Oil holds at $108

rubbermarketnews_RMN_brent_crude_oil_05006 May 2014 – Brent crude held steady below $108 per barrel on Tuesday as clashes across Ukraine added to geopolitical risk supporting the market.

This kept prices high, working against expectations of higher inventories in the US.

Data released overnight showing a spike in US service sector growth, could offset some of the pessimism generated by disappointing Chinese manufacturing data.

Brent crude for June delivery was $0.03 lower at $107.69 per barrel by Tuesday morning, after settling $0.87 down. US oil was also$0.03 lower at $99.45, following a fall of $0.28 on Monday.

“The services data adds more evidence that the US economy is indeed recovering, helping lift the prospect for crude oil demand in the United States,” Phillip Futures investment analyst Chee Tat Tan told Reuters.

In one of the first signs that the conflict in the Ukraine has impacted Russian energy shipments, Russia’s state pipeline operator stopped diesel shipments to Ukraine and Hungary last month due to uncertainties over the pipe’s ownership.

Oil prices remain subdued because of plentiful supplies, with US commercial crude oil inventories forecast to hit a new record high for the third week in a row due to higher imports.

The American Petroleum Institute is due to issue its weekly inventory report on Tuesday, while the US Department of Energy’s Energy Information Administration (EIA) will issue its report on Wednesday.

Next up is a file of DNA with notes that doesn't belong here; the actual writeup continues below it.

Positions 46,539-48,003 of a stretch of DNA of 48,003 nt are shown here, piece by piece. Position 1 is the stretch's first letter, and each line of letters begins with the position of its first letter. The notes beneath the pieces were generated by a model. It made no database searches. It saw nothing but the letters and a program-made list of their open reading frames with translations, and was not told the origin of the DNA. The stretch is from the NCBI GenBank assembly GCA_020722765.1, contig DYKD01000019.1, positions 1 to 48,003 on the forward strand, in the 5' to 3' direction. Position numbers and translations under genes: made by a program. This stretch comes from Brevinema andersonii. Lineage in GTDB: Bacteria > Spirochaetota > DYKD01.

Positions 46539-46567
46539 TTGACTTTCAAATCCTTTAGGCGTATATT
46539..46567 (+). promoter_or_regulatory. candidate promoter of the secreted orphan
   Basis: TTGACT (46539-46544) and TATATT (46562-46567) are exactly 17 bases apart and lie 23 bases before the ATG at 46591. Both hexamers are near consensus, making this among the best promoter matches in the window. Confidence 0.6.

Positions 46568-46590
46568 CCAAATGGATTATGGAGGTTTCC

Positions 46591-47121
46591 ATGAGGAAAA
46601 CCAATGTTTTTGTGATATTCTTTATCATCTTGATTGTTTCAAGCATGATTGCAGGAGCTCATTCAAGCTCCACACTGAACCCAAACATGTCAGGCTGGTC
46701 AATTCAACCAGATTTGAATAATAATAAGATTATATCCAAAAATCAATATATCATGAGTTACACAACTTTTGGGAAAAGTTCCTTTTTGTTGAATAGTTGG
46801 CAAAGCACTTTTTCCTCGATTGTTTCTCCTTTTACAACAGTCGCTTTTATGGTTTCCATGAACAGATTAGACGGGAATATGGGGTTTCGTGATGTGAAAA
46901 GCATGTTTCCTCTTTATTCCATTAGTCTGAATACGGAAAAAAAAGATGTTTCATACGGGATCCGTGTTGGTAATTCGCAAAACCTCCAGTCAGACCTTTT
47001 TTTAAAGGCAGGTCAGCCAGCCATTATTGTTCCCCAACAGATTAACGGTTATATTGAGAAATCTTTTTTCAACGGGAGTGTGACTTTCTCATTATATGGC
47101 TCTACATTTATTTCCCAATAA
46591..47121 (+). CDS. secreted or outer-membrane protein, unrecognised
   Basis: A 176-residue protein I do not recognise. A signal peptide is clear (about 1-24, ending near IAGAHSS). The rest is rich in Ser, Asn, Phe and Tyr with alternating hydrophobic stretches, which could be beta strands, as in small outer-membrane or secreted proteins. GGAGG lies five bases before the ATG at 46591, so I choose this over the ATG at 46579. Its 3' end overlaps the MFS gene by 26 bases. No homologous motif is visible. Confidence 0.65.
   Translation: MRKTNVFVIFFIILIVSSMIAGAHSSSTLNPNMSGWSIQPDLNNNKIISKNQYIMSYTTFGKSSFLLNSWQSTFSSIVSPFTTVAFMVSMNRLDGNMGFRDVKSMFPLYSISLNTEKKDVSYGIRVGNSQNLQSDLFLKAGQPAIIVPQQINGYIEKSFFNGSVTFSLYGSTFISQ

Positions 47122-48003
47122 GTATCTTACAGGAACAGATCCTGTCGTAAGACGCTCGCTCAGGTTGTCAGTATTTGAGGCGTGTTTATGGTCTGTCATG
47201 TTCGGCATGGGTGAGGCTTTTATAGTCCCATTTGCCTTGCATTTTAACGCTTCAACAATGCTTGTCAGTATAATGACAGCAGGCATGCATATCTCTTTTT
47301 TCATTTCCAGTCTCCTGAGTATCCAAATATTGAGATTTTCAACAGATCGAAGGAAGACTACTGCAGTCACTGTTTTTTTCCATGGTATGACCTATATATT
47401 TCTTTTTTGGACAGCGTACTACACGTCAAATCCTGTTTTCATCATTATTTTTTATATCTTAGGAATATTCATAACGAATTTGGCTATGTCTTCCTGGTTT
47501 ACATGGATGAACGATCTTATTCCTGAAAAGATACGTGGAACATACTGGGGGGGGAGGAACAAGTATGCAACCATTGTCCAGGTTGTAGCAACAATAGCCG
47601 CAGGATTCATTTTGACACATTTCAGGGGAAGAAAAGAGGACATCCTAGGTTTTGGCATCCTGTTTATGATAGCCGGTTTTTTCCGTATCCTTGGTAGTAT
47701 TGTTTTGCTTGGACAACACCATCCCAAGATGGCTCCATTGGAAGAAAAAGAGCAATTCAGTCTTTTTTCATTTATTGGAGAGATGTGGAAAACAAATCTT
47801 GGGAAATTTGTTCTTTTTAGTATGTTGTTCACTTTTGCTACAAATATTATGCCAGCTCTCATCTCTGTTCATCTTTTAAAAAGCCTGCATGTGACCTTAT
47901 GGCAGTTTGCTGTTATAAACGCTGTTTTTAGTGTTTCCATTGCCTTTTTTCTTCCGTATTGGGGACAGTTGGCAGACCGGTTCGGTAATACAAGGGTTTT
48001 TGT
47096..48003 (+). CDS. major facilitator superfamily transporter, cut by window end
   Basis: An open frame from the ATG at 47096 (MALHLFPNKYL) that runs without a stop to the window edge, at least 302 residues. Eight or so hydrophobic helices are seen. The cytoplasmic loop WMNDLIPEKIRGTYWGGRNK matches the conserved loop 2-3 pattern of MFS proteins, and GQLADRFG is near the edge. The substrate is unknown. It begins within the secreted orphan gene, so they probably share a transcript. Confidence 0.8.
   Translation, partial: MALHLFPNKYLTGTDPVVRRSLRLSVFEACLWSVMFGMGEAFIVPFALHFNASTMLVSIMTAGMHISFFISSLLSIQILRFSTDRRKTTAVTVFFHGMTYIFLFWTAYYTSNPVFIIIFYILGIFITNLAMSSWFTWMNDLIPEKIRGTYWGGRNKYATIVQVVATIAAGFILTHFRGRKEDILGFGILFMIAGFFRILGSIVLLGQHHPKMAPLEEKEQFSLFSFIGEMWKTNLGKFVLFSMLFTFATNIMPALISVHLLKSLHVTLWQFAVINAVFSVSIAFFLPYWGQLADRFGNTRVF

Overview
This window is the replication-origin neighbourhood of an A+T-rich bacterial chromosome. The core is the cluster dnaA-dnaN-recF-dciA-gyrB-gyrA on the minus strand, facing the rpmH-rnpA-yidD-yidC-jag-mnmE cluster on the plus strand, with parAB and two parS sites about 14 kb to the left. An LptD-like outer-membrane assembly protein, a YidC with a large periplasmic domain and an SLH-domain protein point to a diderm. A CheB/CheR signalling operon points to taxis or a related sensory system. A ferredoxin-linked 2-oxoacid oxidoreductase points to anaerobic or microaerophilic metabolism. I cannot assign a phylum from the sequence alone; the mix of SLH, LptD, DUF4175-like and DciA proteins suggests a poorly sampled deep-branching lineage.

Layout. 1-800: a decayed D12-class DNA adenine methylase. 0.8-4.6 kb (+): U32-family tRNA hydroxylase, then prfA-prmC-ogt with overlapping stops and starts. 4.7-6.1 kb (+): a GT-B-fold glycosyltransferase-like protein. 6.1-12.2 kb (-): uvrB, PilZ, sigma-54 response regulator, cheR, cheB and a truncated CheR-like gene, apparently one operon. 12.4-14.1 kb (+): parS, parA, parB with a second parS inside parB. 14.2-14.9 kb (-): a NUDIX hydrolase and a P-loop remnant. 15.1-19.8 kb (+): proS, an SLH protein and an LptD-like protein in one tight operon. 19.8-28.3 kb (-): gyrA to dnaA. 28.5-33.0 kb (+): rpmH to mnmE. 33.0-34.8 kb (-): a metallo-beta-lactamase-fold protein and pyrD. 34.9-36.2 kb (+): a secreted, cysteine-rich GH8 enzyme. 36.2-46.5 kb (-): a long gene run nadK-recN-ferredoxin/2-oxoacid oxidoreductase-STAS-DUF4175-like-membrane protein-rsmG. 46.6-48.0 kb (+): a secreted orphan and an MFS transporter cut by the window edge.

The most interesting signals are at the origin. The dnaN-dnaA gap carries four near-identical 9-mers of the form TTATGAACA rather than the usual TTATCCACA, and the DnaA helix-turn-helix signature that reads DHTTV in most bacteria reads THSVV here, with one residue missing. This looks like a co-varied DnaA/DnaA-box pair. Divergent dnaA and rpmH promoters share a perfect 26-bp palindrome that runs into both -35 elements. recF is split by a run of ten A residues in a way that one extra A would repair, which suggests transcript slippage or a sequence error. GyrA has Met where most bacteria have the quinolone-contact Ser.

A preliminary Reuters poll of five analysts, taken ahead of reports, showed expectations centering around a rise of 1.5 million barrels in crude oil stocks for the week ended 2 May.

EIA data wiped 2% off US oil futures last week by showing US crude stocks hit a record high on the week ending on 25 April, led by another steep increase on the Gulf Coast.

“The concern is that the market cannot keep up with the pace of production,” Tan said.

Higher Libyan exports have also put pressure on oil prices in recent weeks. The country’s oil production currently stands at 250,000 barrels per day, but the vital southern El Sharara oilfield remains closed.

A new protest has shut down the Zultun and Raquba oilfields in central eastern Libya, halting their combined output of 39,000 bpd.
*Bianca Bartucciotto-Upstreamonline

About the Author